A strange town, El Rocio. A Spanish pilgrimage town with unpaved, sand streets, hitching rails, low white faced buildings – a spaghetti-western place. Not my comparison, someone else’s, but it works. The pilgrimage, an incredible procession of horses and wagons with participants in traditional Andalusian costume ends up in El Rocio around Pentacost. Then the population of town tops a million, they say. Now, it’s a semi-ghost town. It’s been raining and the streets are barely passable because big sections of them are lakes.
On my GPS, the car icon floats on a block of ‘no streets’ and real car almost floats on some real ones. We take the better part of an hour to find the hotel we’ve booked. At one point, my wife claims we must be going wrong because she recognized a pile of dirt! We pass many of the combo stables and lodgings for the ‘hermandades’, the brotherhoods who will fight it out for possession of the statue of the Virgin when the ‘Festival’ begins. The hotel’s dry and we get coffee there but there’s something odd about it too. More about that later.
That night, we eat in the best restaurant in town. It’s on the water, with views of the marshes. A table of English birders, and a young Spanish couple are the only guests. Another young couple arrives – with binoculars. Most of the birders are up and down, dashing to the windows to catch glimpses of birds spotted through the windows by the guide. Not the Greater Flamingos, which are everywhere. A Booted Eagle perhaps. But I can’t see much from where we sit. I’ve only brought my cheap monocular with me and the light is failing.
The waiters in this place speak so low and quick that it’s impossible to catch what they say. I think it’s deliberate; my wife thinks I’m a conspiricist. My Spanish is adequate but these guys seem to mock the fact that you try. The food is good though. Anyway, Andalusians aren’t overly welcoming. Maybe it’s the family thing. Outsiders are obviously not family and that’s that. Nobody’s rude. The Spanish have invariably been polite in our experience. Except maybe the waiters in the ‘best restaurant in town’. The Pilgrimage is like that I’m told, as is the week-long Feria in Seville. Don’t expect to join in. It’s an ‘our thing’ thing. Understandable, perhaps. Still….
The something about our hotel that bothered me before still does. I can’t put my finger on it. The windows open onto a kind of corridor, tarped over against the rain but there aren’t any back windows. The room is comfortable enough,the beds are good, breakfast included but it’s unlike any other hotel I’ve ever stayed in. There’s even a loft over our heads. Then it dawns on me. It’s like a stable; it is a stable – or was. Horses don’t need a back window in their stalls. I think of the lodgings of the hermandades, which are a lot like this hotel. Okay, I’m a conspiricist. I’ve also slept in stables before, including one with an elephant in it. Never mind, I’m mostly here for the birds and this odd town is on the edge one of the best birding spots in Europe.
Cota Donana and Birds
As one of the largest nature reserves on the continent, Cota Donana is a place that warrants more time. It also warrants more accent marks and a tilde but I can’t figure out how to stick these on the words in the right places, so there it is. The marsh is fantastic with hundreds of birds here now. It’ll be dry in few months, really dry. Then all these flamingos , Glossy Ibises, Eurasian Teal, Shelducks, Coots and Marsh Hens will be gone, gone north, along with most of the birds of prey that hunt here.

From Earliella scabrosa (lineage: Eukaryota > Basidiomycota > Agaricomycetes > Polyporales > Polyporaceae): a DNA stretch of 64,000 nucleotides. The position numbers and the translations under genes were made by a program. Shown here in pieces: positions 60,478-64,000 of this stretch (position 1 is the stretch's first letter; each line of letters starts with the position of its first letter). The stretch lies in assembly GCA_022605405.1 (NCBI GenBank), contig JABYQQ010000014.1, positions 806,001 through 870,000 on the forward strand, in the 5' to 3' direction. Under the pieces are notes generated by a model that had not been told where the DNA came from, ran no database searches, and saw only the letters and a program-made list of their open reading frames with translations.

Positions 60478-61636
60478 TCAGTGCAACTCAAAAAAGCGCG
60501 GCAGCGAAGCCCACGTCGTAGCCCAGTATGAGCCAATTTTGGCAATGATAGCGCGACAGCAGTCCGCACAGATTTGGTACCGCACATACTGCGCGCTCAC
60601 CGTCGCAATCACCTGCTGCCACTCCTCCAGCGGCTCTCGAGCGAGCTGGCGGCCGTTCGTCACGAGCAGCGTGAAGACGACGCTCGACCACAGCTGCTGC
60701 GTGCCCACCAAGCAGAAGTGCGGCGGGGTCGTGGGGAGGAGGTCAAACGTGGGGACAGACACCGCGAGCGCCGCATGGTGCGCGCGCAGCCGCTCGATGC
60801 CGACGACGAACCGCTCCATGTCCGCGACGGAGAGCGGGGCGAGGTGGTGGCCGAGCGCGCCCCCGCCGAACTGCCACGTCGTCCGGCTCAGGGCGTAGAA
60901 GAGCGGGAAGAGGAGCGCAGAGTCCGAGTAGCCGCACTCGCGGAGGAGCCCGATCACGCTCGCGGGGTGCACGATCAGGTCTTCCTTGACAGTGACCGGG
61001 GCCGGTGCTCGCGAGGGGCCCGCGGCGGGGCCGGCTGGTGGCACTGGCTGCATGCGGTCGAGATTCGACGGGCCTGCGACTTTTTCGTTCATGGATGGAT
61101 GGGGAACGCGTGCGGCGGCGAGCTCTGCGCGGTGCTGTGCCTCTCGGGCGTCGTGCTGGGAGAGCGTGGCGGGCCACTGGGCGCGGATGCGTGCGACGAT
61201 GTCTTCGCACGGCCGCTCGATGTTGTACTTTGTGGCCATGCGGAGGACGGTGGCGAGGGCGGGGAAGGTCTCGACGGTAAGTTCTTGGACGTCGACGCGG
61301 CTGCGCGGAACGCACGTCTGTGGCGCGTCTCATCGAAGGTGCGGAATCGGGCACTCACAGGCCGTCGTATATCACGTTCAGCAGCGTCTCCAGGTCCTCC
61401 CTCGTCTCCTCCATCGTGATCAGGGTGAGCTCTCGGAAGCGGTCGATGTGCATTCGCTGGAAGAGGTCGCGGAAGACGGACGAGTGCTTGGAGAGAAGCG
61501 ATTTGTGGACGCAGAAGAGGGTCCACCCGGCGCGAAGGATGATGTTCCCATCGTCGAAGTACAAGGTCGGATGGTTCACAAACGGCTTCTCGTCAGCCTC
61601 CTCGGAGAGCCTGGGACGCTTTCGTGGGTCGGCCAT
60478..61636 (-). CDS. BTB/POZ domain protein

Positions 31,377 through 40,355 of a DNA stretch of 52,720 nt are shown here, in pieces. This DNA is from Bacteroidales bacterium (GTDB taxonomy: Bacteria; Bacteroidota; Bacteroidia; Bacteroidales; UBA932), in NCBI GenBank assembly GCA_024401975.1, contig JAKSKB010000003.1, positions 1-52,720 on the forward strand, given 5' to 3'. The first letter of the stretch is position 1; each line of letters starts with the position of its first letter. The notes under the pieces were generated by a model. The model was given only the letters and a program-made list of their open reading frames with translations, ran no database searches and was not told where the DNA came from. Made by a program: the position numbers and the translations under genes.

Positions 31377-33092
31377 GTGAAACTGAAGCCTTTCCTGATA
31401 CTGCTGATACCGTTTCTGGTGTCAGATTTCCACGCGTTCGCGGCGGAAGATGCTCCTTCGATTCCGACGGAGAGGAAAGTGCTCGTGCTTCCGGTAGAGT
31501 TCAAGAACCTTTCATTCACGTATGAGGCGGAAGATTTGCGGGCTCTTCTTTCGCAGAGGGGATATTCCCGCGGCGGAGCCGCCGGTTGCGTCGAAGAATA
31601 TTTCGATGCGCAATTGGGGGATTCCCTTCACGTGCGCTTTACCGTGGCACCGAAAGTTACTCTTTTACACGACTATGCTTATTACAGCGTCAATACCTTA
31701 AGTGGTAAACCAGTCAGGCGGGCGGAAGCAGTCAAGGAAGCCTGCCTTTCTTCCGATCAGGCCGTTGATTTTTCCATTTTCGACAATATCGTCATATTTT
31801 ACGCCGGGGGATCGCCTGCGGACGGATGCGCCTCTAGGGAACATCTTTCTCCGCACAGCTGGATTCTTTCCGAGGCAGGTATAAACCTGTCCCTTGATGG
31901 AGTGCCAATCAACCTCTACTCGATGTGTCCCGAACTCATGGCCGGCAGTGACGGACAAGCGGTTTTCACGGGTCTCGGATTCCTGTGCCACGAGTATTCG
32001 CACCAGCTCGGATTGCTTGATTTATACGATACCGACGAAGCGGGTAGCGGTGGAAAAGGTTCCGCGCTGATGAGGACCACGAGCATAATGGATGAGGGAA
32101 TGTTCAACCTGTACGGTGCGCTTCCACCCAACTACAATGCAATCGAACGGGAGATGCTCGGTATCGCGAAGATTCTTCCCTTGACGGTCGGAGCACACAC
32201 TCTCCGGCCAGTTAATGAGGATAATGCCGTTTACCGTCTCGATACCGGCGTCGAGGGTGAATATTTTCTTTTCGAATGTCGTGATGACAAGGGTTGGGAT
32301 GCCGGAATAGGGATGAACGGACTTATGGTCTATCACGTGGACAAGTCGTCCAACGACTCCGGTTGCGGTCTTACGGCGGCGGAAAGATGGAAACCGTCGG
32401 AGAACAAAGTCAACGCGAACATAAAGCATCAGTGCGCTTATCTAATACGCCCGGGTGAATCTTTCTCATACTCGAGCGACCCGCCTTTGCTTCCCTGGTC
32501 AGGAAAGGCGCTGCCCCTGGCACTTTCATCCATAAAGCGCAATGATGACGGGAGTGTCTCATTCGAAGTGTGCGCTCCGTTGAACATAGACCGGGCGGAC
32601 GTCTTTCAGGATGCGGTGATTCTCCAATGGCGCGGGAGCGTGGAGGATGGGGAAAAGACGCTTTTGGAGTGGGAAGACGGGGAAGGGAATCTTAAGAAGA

The Cork Oak Forest
The drive to the Cork Oak forest reminds me of some of the roads I’ve travelled in Texas, grass and scrub and lots of open spaces – a birdy kind of place. I like the road in but I really like the Cork Oak forest at its end. This looks kind of ‘Middle Earth’ ancient but is in fact what’s left of the commercial Eucalyptus plantation laid in decades ago. Now the Eucalypts with their peeling ghost grey boles and pale leaves tower above the gnarled and twisted Cork Oaks and other trees. Here and there, the thick cork on damaged oaks can be seen. Weird stuff. I’d heard of these trees but this is the first time I’ve seen them. Hard to imagine a piece of that funky bark in the neck of a wine bottle.
The Cork Oak Forest
Many birds are singing here, thrushes and warblers mostly, but few are flying; it’s too wet. We follow a bold Chaffinch for a hundred yards of more, his strategy being to fly a few feet ahead and hope we go away. When we don’t he repeats. Finally, he loses patience and flies behind us and gets back to his dinner. And then a delight – a Hoopoe! I see the unmistakable striped wings as he flies off. And then another bird dodges away through the oaks. Fantastic. I’ve wanted to see a Hoopoe ever since I saw a picture of one, striped and crested, in my first bird book, the one my aunt sent me from England when I was eleven. I would have loved a photo of the bird but I have to content myself with a snap of my new friend the Chaffinch. His picture was in the same book.
We carry on and close in on the parking lot, the end of a wonderful walk through a beautiful, likely unique forest. Suddenly, a half dozen colourful and noisy Bea-eaters light in a tree and chase each other around before departing. Just before we go, a Black Kite appears floating, the way these birds do, above the scrub. The two species make a nice end point for our trip to Donana, the almost tropical Bea-eaters particularly. It would be nice to linger but it’s started to rain again and time to go.